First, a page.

We at Dousevicz Real Estate consistently advise our clients looking to buy a home or condo in Vermont to get a home inspection with one of our trusted inspectors. It not only offers valuable insight to the condition of the home, it offers great "piece of mind" for the buyers we work with that they know EXACTLY what they are getting with their new home purchase.We find, however, that some homebuyers can get a bit intimidated with the process, and may not know what to ask their home inspector after they get the report, or during the inspection itself. Here are some helpful tips we found at Trulia.com. Enjoy! 1. How bad is it - really? The best home inspectors are pretty even keeled, emotionally speaking. Theyre not alarmists that blow little things up into big ones, nor do they try to play down the importance of things. Theyre all about the facts. But sometimes, that straightforwardness makes it hard for you, the homes buyer, to understand whats a big deal and what isnt so much - the information you need to know whether to move forward with the deal, whether to renegotiate and what to plan ahead for. Ive seen things categorized in home inspection reports under Health and Safety Hazards that cost less than $100 to fix, like replacing a faucet that has hot and cold reversed. And Ive seen one-liners in inspection reports, like extensive earth-to-wood contact result, after further inspection, in foundation repair bids pricier than the whole cost of the home! In many states, home inspectors are not legally able to provide you with a repair bid, but if you attend the inspection and simply ask them whether or not something they say needs fixing is a big deal, nine times out of ten they will verbally give you the information you need to understand the degree to which the issue is a serious problem (or not). 2. Who should I have fix that? I always ask this question of home inspectors, with dual motives. First, very often, the inspectors response is - What do you mean? You dont need to pay someone to fix that. Go down to Home Depot, pick up a ___fill in the blank__, and heres how you pop it in. Should cost you $15 - tops. And thats useful information to know - it eliminates the horror of a laundry list of repairs and maintenance items at the end of an inspection report to know that a number of them are really DIY-type maintenance items. Even buyers who are really uncomfortable doing these things themselves then feel empowered to either (a) watch a few YouTube vids that show them how its done, or (b) hire a handyperson to do these small fixes, knowing they shouldnt be too terribly costly. And even on the larger repairs, your home inspector might be able to give you a few referrals to the plumbers, electricians or roofers youll need to get bids from during your contingency period, which you may be able to use to negotiate with your homes seller, and to get the work done after you own the place. Dropping the inspectors name might get you an appointment booked with the urgency you need it order to get your repair bids and estimates in hand before your contingency or objection period expires. And same goes for any further inspections they recommend - if neither you nor your agent knows a specialist, ask the general home inspector for a few referrals. 3. If this was your house, what would you fix, and when? Your home inspectors job is to point out everything, within the scope of the inspection, that might need repair, replacement, maintenance or further inspection - or seems like it might be on its last leg. But they also tend to be experienced enough with homes to know that no home is perfect. Many times, Ive asked this question about an item the inspector described as at the end of its serviceable lifetime and had them say, I wouldnt do a thing to it. Just know that it could break in the next 5 months, or in the next 5 years. And keep your home warranty in effect, because that should cover it when it does break. This question positions your home inspector to help you:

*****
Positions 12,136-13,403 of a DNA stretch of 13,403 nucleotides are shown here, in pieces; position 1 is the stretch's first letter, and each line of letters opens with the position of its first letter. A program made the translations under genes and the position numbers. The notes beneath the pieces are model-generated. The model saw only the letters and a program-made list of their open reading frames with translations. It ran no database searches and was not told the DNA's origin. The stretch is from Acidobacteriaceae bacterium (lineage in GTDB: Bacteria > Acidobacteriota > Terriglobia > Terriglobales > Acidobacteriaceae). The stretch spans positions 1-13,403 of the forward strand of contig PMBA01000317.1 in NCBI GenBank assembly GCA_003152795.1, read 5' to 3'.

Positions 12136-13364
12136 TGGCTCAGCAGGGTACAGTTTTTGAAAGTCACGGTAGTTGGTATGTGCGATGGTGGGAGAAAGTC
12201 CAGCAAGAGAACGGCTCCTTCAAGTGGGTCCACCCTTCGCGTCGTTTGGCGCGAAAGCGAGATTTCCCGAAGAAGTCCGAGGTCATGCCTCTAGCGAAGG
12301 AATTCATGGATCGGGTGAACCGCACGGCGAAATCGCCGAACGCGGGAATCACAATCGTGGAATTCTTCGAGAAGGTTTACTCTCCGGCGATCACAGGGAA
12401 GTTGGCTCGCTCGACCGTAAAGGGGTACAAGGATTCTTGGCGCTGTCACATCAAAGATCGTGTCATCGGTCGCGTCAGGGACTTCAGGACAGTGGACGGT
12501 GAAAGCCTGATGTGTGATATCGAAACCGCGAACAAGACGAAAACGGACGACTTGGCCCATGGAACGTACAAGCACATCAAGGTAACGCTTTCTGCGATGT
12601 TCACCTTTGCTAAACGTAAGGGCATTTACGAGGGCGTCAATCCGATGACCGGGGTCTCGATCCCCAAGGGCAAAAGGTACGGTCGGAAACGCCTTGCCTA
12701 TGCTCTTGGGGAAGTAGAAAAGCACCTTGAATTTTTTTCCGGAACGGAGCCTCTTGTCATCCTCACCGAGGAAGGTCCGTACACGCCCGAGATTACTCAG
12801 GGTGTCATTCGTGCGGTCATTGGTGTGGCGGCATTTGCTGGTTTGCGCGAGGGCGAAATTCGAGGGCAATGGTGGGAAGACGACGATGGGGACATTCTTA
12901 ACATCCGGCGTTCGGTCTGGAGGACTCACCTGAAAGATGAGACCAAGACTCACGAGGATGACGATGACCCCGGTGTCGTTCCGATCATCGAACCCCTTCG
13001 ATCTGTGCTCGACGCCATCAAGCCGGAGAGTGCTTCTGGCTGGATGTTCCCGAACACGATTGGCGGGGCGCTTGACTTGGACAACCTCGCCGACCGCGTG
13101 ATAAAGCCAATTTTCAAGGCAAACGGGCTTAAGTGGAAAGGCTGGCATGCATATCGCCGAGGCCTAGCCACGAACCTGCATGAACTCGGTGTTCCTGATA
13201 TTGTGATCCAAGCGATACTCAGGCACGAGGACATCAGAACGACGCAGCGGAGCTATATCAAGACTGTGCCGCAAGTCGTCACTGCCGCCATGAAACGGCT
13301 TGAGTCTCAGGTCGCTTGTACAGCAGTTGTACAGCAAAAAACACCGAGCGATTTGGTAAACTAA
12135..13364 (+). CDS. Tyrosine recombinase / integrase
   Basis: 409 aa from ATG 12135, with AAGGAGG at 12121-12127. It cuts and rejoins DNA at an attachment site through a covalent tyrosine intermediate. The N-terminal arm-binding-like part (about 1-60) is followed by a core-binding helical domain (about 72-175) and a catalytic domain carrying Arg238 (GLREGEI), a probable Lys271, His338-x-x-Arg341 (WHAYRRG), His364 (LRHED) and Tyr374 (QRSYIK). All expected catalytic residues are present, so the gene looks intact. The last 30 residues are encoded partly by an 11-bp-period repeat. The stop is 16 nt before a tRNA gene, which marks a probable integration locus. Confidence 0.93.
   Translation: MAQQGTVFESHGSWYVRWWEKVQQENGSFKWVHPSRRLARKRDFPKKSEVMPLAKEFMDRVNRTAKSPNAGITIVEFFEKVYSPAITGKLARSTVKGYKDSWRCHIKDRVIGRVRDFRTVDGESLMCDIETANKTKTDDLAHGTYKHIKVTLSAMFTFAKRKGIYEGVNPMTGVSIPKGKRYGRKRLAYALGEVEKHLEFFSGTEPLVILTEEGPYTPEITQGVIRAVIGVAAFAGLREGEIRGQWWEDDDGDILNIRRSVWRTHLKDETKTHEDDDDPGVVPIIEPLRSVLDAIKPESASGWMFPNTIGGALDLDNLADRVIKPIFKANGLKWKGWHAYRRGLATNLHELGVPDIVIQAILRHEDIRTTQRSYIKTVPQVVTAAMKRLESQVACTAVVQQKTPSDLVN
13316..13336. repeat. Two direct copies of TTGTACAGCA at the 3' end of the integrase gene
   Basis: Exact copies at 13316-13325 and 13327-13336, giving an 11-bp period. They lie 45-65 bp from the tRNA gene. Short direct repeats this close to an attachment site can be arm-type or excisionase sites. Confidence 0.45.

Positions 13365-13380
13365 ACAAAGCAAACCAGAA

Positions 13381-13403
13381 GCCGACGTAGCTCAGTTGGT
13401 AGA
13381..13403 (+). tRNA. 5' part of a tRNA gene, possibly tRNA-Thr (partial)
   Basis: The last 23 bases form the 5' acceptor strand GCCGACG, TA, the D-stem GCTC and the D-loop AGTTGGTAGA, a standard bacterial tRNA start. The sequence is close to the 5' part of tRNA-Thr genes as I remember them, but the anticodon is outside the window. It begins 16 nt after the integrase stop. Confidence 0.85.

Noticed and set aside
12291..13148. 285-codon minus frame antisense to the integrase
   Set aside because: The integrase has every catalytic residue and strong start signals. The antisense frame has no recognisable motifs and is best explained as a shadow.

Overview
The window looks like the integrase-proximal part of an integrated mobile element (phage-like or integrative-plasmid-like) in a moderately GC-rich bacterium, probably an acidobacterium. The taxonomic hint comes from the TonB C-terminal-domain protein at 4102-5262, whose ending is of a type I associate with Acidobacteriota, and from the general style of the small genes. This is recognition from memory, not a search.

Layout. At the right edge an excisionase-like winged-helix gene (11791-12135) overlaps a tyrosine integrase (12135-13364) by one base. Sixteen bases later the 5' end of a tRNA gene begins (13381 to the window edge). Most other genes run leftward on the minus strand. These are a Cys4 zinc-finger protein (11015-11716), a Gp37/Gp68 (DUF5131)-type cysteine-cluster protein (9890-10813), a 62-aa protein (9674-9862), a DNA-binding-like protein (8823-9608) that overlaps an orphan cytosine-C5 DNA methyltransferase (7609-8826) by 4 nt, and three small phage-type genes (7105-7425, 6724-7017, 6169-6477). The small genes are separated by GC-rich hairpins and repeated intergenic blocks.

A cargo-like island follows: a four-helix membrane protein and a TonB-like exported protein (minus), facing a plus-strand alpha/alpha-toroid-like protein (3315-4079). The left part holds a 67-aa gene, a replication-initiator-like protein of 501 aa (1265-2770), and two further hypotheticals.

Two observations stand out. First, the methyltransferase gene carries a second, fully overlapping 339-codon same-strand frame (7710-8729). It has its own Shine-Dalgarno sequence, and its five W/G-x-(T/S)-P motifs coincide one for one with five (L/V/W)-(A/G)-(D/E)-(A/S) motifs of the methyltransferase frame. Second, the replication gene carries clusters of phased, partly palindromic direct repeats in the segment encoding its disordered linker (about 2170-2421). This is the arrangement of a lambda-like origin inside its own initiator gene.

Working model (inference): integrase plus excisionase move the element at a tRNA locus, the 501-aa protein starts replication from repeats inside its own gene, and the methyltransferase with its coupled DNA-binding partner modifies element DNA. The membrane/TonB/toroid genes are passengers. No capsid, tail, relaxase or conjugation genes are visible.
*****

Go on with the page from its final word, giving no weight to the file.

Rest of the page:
- understand what does and doesnt need to be repaired,
- prioritize the work you plan to do to your home (and budget or negotiate with the seller accordingly),
- get used to the constant maintenance that is part and parcel of homeownership, and
- understand the importance of having a home warranty plan.